Retrospective Study: Association of Chronic Sphenoid Rhinosinusitis With Community Acquired Pneumonia

Robert McQuitty, Roger Bui, Mohamad Chaaban

Research output: Contribution to journalArticle

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Abstract

Objectives: Our objective in this study is to examine the association between chronic sphenoid rhinosinusitis and community acquired pneumonia (CAP). Study Design: Retrospective chart review. Methods: A list of chronic rhinosinusitis (CRS) patients who presented to a tertiary rhinology clinic from 2013 to 2015 was conducted. Patients were excluded if they were not seen for at least 2 years. Patients were categorized into CRS with sphenoid sinusitis (group A) and CRS without sphenoid sinusitis (group B). The former group was divided into 2 categories according to their computed tomography scan/endoscopy findings: mucosal thickening and opacification (partial, complete, purulent sphenoid drainage on endoscopy). Posterior ethmoid disease was analyzed in the same fashion. Charts were then reviewed on whether the patients developed CAP within 2 years of their visit to the rhinologist. Results: Six hundred forty-five of 1061 patients were included in the analysis. There were 178 (27.60%) patients in group A and 467 (72.40%) patients in group B. There were 40 total cases of pneumonia with 27 (67.50%) cases having chronic sphenoid sinusitis. Patients with sphenoid sinusitis were 6.77 (95% confidence interval [CI], 3.36–13.66) times more likely to have pneumonia. Patients with partial/complete opacification of the sphenoid sinus were 19.76 (95% CI, 8.78–44.47) times more likely to have pneumonia. Patients with only mucosal thickening of the sphenoid sinus did not have significantly increased odds of having pneumonia. Posterior ethmoid disease did not have an association with CAP nor did it increase the risk of CAP in sphenoid sinusitis patients. Conclusions: There is an association between chronic sphenoid rhinosinusitis and CAP. Partial/complete opacification of the sphenoid sinus had the highest association with pneumonia.

Original languageEnglish (US)
JournalAmerican Journal of Rhinology and Allergy
DOIs
StateAccepted/In press - Jan 1 2019

Fingerprint

Pneumonia
Retrospective Studies
Sphenoid Sinusitis
Sphenoid Sinus
Endoscopy
Confidence Intervals
Drainage
Tomography

Keywords

  • chronic rhinosinusitis
  • chronic sphenoid sinusitis
  • community acquired pneumonia

ASJC Scopus subject areas

  • Immunology and Allergy
  • Otorhinolaryngology

Cite this

Retrospective Study : Association of Chronic Sphenoid Rhinosinusitis With Community Acquired Pneumonia. / McQuitty, Robert; Bui, Roger; Chaaban, Mohamad.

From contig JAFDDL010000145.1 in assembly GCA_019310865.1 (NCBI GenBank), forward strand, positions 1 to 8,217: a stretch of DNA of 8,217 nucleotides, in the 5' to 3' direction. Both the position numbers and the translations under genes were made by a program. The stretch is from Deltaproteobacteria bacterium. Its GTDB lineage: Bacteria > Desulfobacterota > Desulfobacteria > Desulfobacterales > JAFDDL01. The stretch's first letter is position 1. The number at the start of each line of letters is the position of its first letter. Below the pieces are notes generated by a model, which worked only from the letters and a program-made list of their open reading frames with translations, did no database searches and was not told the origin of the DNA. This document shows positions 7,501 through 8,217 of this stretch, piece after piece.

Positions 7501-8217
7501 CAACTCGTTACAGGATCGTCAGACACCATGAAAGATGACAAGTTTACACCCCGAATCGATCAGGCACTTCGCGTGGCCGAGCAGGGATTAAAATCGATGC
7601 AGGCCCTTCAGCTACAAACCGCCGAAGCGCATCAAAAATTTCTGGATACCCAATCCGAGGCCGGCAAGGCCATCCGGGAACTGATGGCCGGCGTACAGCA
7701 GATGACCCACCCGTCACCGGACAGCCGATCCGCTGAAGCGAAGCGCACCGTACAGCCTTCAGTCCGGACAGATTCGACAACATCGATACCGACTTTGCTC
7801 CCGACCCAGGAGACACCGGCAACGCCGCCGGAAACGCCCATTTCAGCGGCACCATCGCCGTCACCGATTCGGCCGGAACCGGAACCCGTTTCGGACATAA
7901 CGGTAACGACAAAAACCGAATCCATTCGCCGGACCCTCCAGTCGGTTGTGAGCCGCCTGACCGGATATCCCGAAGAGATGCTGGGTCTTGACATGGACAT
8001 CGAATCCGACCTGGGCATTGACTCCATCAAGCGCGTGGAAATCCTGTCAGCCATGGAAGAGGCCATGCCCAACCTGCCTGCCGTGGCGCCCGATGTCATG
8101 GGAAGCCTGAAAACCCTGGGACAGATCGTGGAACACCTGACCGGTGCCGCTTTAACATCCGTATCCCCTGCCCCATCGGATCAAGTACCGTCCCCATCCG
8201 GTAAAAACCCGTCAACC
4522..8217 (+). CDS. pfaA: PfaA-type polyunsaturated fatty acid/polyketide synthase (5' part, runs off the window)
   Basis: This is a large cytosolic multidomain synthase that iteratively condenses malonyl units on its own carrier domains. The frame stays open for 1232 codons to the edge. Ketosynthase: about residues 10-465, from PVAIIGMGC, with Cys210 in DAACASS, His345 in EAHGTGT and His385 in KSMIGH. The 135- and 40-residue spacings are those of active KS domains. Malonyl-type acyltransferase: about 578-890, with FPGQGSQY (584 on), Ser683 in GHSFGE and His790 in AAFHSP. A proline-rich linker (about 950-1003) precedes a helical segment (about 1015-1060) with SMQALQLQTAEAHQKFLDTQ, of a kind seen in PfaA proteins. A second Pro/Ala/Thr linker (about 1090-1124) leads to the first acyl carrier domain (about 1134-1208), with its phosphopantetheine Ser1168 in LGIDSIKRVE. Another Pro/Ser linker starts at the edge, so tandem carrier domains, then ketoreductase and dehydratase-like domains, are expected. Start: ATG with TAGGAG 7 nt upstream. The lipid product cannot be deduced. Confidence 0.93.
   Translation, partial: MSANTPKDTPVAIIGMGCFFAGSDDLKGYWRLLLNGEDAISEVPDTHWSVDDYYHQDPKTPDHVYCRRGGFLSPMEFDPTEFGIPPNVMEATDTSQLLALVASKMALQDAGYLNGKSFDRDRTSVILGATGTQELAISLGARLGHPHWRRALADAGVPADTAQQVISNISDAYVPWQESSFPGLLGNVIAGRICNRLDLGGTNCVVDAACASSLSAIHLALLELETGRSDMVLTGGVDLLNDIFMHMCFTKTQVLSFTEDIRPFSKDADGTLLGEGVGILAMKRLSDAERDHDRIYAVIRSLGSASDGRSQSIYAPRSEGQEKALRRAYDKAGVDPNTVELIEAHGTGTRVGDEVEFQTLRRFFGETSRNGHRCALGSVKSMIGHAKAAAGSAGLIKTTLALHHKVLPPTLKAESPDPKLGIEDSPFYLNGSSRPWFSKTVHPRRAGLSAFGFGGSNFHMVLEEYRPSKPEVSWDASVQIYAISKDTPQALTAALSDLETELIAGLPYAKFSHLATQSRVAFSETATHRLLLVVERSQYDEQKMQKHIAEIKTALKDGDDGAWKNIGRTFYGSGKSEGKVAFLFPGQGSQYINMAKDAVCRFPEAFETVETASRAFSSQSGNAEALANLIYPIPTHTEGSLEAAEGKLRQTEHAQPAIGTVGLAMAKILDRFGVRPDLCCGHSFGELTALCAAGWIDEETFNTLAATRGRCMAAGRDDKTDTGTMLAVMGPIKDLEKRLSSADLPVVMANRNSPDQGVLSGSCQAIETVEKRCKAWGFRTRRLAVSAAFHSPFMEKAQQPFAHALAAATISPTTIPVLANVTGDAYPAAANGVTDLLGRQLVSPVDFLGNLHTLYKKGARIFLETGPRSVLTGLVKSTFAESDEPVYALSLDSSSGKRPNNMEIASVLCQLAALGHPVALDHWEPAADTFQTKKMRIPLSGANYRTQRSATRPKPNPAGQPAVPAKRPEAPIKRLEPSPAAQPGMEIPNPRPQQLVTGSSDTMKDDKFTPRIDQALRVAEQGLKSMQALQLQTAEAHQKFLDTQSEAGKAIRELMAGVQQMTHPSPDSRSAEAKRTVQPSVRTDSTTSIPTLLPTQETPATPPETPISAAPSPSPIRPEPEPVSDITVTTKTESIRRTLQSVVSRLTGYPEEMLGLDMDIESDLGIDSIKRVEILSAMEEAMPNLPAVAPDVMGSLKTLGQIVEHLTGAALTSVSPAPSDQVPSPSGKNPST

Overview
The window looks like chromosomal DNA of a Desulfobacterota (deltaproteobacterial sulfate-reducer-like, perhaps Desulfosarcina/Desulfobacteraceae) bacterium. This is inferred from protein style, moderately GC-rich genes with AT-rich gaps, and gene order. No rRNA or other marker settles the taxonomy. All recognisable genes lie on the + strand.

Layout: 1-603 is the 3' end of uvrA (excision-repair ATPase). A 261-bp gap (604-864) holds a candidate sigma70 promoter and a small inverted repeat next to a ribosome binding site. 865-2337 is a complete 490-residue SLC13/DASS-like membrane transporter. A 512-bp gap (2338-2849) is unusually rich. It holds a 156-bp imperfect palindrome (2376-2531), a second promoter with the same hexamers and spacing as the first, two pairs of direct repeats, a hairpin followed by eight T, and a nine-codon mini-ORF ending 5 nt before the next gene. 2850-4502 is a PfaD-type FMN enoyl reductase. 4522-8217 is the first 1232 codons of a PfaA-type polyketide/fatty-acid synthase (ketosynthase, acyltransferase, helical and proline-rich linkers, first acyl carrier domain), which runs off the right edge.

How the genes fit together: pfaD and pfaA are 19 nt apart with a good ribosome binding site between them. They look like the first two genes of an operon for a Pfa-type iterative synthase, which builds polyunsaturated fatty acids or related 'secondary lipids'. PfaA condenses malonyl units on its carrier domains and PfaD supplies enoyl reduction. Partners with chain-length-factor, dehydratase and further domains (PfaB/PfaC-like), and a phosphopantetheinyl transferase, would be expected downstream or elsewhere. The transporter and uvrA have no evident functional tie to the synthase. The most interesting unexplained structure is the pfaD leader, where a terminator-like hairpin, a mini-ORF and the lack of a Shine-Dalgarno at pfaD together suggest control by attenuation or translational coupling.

In: American Journal of Rhinology and Allergy, 01.01.2019.

Research output: Contribution to journalArticle

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abstract = "Objectives: Our objective in this study is to examine the association between chronic sphenoid rhinosinusitis and community acquired pneumonia (CAP). Study Design: Retrospective chart review. Methods: A list of chronic rhinosinusitis (CRS) patients who presented to a tertiary rhinology clinic from 2013 to 2015 was conducted. Patients were excluded if they were not seen for at least 2 years. Patients were categorized into CRS with sphenoid sinusitis (group A) and CRS without sphenoid sinusitis (group B). The former group was divided into 2 categories according to their computed tomography scan/endoscopy findings: mucosal thickening and opacification (partial, complete, purulent sphenoid drainage on endoscopy). Posterior ethmoid disease was analyzed in the same fashion. Charts were then reviewed on whether the patients developed CAP within 2 years of their visit to the rhinologist. Results: Six hundred forty-five of 1061 patients were included in the analysis. There were 178 (27.60{\%}) patients in group A and 467 (72.40{\%}) patients in group B. There were 40 total cases of pneumonia with 27 (67.50{\%}) cases having chronic sphenoid sinusitis. Patients with sphenoid sinusitis were 6.77 (95{\%} confidence interval [CI], 3.36–13.66) times more likely to have pneumonia. Patients with partial/complete opacification of the sphenoid sinus were 19.76 (95{\%} CI, 8.78–44.47) times more likely to have pneumonia. Patients with only mucosal thickening of the sphenoid sinus did not have significantly increased odds of having pneumonia. Posterior ethmoid disease did not have an association with CAP nor did it increase the risk of CAP in sphenoid sinusitis patients. Conclusions: There is an association between chronic sphenoid rhinosinusitis and CAP. Partial/complete opacification of the sphenoid sinus had the highest association with pneumonia.",
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